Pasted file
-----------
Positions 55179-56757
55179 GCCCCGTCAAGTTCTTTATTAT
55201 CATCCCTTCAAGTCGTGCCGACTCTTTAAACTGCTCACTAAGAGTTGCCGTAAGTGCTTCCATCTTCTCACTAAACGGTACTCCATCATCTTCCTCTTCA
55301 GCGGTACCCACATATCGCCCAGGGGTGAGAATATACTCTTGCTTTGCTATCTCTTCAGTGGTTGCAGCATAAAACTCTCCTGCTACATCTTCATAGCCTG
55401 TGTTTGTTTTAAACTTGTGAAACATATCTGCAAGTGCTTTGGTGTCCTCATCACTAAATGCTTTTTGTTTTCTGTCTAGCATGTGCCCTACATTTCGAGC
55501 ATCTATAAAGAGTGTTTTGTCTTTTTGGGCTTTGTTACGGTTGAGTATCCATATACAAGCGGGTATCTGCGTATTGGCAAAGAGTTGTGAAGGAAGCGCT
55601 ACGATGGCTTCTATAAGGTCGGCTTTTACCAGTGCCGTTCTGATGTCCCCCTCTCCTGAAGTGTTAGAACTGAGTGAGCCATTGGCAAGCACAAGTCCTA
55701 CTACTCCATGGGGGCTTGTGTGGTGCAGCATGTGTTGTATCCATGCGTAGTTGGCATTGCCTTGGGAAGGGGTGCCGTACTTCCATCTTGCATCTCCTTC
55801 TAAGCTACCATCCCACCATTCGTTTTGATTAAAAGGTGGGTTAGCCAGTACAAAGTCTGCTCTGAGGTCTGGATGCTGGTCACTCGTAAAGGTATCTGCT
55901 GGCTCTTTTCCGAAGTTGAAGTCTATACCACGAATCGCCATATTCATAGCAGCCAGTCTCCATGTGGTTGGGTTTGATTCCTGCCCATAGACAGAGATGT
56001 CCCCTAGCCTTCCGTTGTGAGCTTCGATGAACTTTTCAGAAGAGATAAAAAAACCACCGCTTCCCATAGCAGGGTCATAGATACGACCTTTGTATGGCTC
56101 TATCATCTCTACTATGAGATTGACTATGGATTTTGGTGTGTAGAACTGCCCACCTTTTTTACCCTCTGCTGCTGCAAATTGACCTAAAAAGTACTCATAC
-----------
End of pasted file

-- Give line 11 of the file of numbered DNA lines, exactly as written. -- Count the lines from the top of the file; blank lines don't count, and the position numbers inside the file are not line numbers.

56001 CCCCTAGCCTTCCGTTGTGAGCTTCGATGAACTTTTCAGAAGAGATAAAAAAACCACCGCTTCCCATAGCAGGGTCATAGATACGACCTTTGTATGGCTC